Basel Cathedral: Interior, aisle framing windows with Gothic tracery
The cloister, renewed in the 15th century, has net vaulting and curvilinear tracery. The small cloister to its east was built 1467-1487.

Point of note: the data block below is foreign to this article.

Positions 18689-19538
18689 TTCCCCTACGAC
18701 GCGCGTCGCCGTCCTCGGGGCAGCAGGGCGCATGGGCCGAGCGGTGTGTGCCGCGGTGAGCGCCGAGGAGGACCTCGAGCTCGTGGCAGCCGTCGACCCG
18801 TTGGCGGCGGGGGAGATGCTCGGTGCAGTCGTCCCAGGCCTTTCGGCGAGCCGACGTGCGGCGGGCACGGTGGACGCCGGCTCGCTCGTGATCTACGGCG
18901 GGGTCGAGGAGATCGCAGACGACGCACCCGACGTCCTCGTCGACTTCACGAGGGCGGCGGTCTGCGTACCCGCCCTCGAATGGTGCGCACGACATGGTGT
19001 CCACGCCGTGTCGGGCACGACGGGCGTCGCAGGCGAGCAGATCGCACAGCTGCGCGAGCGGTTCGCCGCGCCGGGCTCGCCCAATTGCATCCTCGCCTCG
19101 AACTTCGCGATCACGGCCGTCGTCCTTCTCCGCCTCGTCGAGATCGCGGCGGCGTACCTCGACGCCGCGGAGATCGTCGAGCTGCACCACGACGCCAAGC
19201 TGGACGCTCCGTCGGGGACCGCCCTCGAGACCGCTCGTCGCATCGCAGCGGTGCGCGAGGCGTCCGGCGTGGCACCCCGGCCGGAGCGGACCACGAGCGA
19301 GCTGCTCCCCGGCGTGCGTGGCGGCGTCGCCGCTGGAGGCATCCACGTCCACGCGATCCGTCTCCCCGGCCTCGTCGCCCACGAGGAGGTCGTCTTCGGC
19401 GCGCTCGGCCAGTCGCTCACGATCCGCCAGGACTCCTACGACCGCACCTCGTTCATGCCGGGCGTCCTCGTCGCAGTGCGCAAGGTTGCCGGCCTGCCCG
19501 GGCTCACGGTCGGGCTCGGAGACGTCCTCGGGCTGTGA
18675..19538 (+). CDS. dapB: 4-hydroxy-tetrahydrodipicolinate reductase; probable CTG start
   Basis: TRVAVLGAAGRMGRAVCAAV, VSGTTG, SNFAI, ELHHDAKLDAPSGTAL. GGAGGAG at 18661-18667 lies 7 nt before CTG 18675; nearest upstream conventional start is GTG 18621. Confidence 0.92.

Bâle is the French name for Basel. Originally a Catholic cathedral it is today a reformed Protestant church (munster or minster). Dedicated to the Virgin, it is essentially Late Romanesque or Early Gothic, standing on the foundations of successive Ottonian and Salian buildings, which largely governed its dimensions. It was probably started before a fire of 1185 and it was completed shortly after 1200. The towers, main vault and the upper storeys of the choir, which collapsed in the earthquake of 1356, were mainly rebuilt by Johann von Gmünd. The two-tower façade was altered during the 15th century: the northern Georgsturm was extended (1421-1428) to the designs of Ulrich von Ensingen and the southern Martinsturm was extended between 1488 and 1500. Erasmus and Bernoulli are buried in the church.